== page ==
Most couples we see at Wills & Legal Services own their property together. They’re known as joint tenants at the Land Registry.
Bizarrely, that means they both own 100% of the house between them. So if one of them dies, the other one – regardless of a Will being in place or not – will instantly own 100% of the house.
So, when couples come to us wanting a Mirror Will, that’s fine. Their wishes are clear. It’s an easy process for them to follow by having a Will in place.
Quite often, they will be leaving everything to one another. So the property is owned jointly, and as joint tenants, if one of them dies, the other one instantly owns it.
So, is a Mirror Will enough?
When people die, they leave everything to each other and usually this will be split between the children when the other partner dies.
Most people think that’s OK. If you go to a local solicitor, or a local will writer, that’s the advice they’ll give you: they will tell you to make a Mirror Will, leave everything to one another and then to the beneficiaries upon second death.
However, writing a Will in that way – when you’re joint owners of a property – actually leaves you vulnerable to two things in particular. These are:
This is a result of Marriage After Death – or MAD, as some people would call it – but you’d be mad not to read on, folks.
Imagine you’re a married couple, own your property jointly, one of you dies and in the Will it directs the property to the survivor.
The survivor then finds someone else, they marry that person, they die. The house is now a matrimonial asset in that new marriage. So, once you die and the property passes sideways to a stranger’s family – and when that new partner’s family dies – it goes down their bloodline. This means the children or the beneficiaries from the original bloodline end up with nothing. Not a penny.
Sideways disinheritance is becoming more and more popular as people remarry after a death. There are social factors to consider: we’re living longer; people want companionship; many men can’t look after themselves; even people in later life are finding partners and remarrying. This is the reality.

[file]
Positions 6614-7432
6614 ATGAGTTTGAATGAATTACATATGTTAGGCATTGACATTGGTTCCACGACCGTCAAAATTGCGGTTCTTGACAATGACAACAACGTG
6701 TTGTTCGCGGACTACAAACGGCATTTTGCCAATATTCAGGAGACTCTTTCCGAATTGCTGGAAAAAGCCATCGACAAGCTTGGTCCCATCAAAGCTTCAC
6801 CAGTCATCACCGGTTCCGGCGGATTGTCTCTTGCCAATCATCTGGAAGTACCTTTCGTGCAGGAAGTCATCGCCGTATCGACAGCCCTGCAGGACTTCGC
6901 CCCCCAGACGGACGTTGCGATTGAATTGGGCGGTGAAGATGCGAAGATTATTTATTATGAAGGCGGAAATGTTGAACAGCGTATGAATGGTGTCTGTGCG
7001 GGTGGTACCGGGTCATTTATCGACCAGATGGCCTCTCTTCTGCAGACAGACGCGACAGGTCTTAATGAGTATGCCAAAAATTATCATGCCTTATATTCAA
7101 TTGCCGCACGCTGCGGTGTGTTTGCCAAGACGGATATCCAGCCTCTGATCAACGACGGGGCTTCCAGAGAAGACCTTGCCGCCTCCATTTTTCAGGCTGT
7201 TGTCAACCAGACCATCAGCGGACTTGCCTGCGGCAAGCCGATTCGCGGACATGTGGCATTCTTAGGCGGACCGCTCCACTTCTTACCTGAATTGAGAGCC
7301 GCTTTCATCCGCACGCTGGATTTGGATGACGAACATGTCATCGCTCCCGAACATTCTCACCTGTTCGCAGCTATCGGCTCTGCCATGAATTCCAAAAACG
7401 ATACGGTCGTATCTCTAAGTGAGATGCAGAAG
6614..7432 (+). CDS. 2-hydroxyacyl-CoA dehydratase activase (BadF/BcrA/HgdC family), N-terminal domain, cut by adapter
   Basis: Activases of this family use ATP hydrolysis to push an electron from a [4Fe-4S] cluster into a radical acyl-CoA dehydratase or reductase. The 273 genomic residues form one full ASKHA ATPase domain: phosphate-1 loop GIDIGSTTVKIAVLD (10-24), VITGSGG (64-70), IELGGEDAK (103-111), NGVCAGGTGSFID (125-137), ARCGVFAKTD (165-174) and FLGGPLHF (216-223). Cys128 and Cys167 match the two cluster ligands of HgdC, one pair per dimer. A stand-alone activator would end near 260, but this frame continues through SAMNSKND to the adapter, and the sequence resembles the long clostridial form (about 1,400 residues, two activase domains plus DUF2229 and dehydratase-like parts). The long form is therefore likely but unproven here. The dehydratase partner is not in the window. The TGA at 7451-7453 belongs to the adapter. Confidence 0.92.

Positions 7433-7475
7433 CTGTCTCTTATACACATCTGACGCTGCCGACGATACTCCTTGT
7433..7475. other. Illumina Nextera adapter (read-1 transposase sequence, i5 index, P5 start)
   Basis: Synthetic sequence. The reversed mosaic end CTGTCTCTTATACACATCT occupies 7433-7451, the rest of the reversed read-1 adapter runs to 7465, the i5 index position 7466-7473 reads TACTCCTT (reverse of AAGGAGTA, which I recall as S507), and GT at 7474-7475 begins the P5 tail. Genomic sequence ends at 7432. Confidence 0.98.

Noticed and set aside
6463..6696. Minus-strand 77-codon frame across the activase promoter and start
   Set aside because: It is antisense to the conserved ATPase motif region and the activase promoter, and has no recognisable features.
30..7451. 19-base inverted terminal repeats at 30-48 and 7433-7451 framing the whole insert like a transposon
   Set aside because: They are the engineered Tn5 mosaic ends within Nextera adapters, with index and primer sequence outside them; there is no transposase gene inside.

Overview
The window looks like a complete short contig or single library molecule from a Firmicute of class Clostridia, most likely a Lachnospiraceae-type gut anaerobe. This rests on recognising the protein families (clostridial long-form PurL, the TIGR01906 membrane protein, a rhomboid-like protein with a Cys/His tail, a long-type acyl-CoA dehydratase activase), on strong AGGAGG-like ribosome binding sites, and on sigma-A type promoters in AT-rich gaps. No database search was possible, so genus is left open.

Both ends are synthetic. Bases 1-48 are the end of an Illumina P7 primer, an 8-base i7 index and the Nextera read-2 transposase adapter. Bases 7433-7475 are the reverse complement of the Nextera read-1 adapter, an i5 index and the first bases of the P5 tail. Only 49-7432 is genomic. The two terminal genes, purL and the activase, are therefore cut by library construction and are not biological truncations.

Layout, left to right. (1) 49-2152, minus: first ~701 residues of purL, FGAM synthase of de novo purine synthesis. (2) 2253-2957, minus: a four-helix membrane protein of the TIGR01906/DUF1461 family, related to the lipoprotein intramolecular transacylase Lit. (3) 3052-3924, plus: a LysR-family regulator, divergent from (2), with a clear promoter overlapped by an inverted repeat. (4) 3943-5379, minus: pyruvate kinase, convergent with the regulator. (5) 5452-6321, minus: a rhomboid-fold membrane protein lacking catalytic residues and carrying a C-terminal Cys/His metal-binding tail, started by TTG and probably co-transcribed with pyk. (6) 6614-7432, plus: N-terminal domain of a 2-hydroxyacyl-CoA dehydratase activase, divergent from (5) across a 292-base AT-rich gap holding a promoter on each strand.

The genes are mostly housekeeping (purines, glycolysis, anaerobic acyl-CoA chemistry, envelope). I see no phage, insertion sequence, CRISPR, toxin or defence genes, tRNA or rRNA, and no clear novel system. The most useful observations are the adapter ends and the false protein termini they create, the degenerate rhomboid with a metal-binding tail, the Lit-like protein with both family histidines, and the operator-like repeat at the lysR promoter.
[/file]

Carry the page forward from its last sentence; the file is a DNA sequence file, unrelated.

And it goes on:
So you could see a stranger’s family scoop the inheritance that you’ve worked hard your whole life for, because it’s all gone sideways as a result of remarriage.
This is the second disadvantage – currently a hot topic. The cost of care today is £750 to £1,000 a week. One in four men and one in five women over the age of 65 will develop a care need.
It’s estimated that one in ten people will get a care bill of over £100,000.
In fact, 40,000 homes are sold each year to fund people’s care fees.
Therefore, it doesn’t take long for a stay in care to erode inheritance. Because only the last £14,250 is protected.
Now imagine you own your property jointly with your husband or wife, and you’ve put a Mirror Will in place to leave everything to one another. When one of you dies, the other one will then own 100% of the house.
But if you subsequently go into care, the local authority is within its right to means-test 100% of the value of the property, because that’s what you own.
Sound unfair? Well, yes, because the deceased person has paid for someone else’s care. But that’s the downfall.
Concerned? What’s the solution?
Quite simply, please get some professional advice from an expert. They will add some protection into your Will and set up what’s known as a Protective Property Trust. This does two things:
Conveyancing: The Trust changes the ownership of the property from joint tenants (where they both had 100% share of the house) to tenants in common (where Mr owns 50% of the property and Mrs owns 50% of the property).
The Wills are written differently: Instead of a Mirror Will, where you’re leaving your 50% of the property to your other half, you’re leaving it in Trust to the beneficiaries upon first death.
They can’t have it until the second person has passed away, because you’re protecting the survivors. The survivor still has the right to live in the property for the rest of their life, usually, and they can still move if they want to.
However, what this means is that if one partner dies, their 50% share of the property’s value goes to the beneficiaries, or to the children. Then if the survivor remarries, it’s only that 50% that will pass sideways to a new partner.
Similarly, if the survivor goes into care, the local authority can only means-test the survivor’s 50% share of the property. In effect, you’re protecting 50% of the value of the house.
The peace of mind for you is that if you die first, your 50% share is going to go to your chosen beneficiaries – regardless of what happens to your surviving partner.
If they remarry or go into care, your 50% will always go to whoever you’ve chosen.
That’s what you’ll get at Wills & Legal Services – specialist advice to protect your part of the property.
Every couple needs to have this advice, and it’s amazing how many couples we speak to have taken out a Will but have not received these words of wisdom.
If you would like to make an appointment for a free, non-obligation Estate Planning consultation with one of our experienced Paralegals, please call us on 01885 490380.